UCL Grand Challenges


Cuisine, Culture and Consequences

Food and diet in Eastern Europe from cultural and public health perspectives.

1 October 2018


Grant: Grand Challenges Small Grants
Year awarded: 2018-19
Amount awarded: £3,740


  • Denes Stefler, Department of Epidemiology and Public Health, Population Health Sciences
  • Daniel Brett, School of Slavonic and East European Studies, Arts & Humanities 

This project looked at the link between eating a traditional Eastern European diet and health outcomes. A range of sources, including historical dietary surveys, ethnographic studies and secondary literature sources, was used to define a “traditional” diet that covered six Eastern European countries: Russia, Poland, Czech Republic, Hungary, Bulgaria and Romania.

Nine food groups which were regularly consumed by rural communities in the 1950s/early 1960s in several Eastern European countries were considered as traditional foods in this region: 

  1. Bread and other grain products (i.e. white/brown bread, kasha, polenta, groats)
  2. Potato
  3. Legumes
  4. Vegetables and fruits in preserved/pickled form (i.e. sauerkraut, pickled gherkin, jam)
  5. Easy-to-store vegetables (i.e. carrot, beetroot, turnip, parsnip, cabbage)
  6. Processed pork meat (i.e. sausages, bacon, ham)
  7. Poultry meat
  8. Specific dairy products and eggs (i.e. soured cream, cottage cheese, kefir, milk)
  9. Lard from pork—for cooking

Do people with diet dominated by the above nine food groups, have higher or lower risk of developing cancer or CVD in their adult life?

The project examined the link between this traditional Eastern European dietary pattern and all-cause, cardiovascular disease (CVD) and cancer mortality in Russia, Poland and the Czech Republic. The project also explored the household-level availability of animal fats and vegetable oils between 1994 and 2005 in Russia, and examined the link with self-reported CVD outcomes. The results suggest that traditional eating habits may contribute to the poor health status, particularly the high CVD mortality rates, of populations in Eastern Europe.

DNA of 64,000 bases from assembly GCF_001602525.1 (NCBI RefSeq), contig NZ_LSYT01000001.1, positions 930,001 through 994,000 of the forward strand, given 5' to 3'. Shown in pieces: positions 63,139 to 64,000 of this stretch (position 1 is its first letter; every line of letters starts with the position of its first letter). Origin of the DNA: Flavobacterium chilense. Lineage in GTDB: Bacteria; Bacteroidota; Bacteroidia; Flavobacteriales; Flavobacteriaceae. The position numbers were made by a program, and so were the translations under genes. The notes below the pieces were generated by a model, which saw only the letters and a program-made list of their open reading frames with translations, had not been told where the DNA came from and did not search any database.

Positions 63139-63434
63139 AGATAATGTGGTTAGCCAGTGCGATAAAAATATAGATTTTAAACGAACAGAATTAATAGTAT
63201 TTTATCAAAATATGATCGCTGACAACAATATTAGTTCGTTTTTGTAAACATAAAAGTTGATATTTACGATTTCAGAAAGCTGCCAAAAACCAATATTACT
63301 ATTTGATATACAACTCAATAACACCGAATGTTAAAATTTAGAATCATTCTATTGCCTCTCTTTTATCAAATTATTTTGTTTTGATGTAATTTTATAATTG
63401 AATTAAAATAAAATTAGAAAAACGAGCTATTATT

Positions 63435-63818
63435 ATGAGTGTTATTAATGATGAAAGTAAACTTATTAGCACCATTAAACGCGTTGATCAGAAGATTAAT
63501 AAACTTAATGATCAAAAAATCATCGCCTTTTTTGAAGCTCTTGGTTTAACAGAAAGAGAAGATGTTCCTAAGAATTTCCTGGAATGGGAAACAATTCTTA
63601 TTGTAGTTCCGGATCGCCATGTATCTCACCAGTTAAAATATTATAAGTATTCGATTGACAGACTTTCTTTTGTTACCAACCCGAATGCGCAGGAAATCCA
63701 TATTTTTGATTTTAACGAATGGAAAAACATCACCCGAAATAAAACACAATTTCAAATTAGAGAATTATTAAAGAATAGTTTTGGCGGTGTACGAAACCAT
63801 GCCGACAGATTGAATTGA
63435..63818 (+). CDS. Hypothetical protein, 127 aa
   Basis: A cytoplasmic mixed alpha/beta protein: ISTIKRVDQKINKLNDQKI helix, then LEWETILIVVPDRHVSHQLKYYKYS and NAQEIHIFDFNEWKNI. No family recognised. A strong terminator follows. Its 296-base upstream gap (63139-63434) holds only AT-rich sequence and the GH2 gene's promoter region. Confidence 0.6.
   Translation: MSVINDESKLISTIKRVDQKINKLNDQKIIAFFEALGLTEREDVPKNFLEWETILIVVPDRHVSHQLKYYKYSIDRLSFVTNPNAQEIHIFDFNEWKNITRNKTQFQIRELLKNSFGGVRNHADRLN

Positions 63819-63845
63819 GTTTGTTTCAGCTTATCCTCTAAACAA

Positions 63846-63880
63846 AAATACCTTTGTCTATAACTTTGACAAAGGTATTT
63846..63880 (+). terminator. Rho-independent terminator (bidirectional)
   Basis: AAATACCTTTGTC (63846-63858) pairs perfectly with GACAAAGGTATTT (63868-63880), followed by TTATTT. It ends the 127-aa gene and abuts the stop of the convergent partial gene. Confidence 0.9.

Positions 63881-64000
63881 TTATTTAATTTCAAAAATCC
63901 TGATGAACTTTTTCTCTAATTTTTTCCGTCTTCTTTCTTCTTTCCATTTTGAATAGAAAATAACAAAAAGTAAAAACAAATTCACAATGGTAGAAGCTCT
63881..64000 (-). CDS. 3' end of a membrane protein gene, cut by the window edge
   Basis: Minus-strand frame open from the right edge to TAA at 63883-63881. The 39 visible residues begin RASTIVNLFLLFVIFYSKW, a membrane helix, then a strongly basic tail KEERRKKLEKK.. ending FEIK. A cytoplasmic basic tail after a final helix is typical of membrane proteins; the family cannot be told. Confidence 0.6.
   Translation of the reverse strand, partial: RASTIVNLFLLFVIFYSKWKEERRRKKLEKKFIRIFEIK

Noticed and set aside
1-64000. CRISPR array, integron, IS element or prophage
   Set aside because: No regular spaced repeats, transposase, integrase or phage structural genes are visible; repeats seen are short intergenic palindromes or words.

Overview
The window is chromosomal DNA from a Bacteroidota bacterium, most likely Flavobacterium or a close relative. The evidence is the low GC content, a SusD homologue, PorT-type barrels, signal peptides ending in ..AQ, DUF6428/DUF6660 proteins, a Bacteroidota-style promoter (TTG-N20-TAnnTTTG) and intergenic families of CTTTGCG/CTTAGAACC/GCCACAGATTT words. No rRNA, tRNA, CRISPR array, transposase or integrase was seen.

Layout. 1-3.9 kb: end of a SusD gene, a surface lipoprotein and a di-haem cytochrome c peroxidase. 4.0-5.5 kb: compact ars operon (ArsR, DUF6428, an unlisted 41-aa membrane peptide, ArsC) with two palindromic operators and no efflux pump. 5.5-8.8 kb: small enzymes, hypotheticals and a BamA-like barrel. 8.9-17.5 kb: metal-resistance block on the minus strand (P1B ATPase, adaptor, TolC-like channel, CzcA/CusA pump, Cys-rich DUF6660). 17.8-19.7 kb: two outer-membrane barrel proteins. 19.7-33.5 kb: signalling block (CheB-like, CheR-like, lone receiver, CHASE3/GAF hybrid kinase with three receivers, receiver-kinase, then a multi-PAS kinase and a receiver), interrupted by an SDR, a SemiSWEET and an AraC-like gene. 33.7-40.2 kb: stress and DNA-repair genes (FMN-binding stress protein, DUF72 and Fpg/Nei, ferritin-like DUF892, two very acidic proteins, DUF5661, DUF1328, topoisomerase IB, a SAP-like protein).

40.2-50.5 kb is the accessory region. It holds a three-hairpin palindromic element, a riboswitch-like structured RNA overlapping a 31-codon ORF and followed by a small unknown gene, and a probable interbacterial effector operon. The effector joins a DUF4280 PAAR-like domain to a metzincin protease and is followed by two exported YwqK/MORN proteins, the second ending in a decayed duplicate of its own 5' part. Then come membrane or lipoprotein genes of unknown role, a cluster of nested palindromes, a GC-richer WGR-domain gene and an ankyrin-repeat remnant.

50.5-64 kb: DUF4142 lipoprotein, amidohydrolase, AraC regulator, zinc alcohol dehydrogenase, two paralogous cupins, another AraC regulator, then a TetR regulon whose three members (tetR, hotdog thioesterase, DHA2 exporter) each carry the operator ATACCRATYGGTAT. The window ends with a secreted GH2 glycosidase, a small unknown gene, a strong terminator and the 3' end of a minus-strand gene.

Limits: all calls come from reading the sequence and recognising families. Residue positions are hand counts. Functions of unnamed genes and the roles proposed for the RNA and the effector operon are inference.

Diet is a critically important determinant of population health, and it is also key part of Eastern European culture. Nonetheless, it is very rarely researched from both social/historical and public health angles at the same time. Therefore, a significant contribution of this project to the scientific community was to bring researchers from the two sides together and provide an opportunity for cross-disciplinary knowledge exchange. The project team members included epidemiologists from the Department of Epidemiology and Public Health, historians, sociologists and economists from the School of Slavonic and East European Studies, as well as public health specialists from Hungary and social scientists from Poland and Bulgaria. Establishing this research network is a highly valuable outcome of our project, which could be potential starting point for future cross-disciplinary international collaborations. 

Outputs and Impact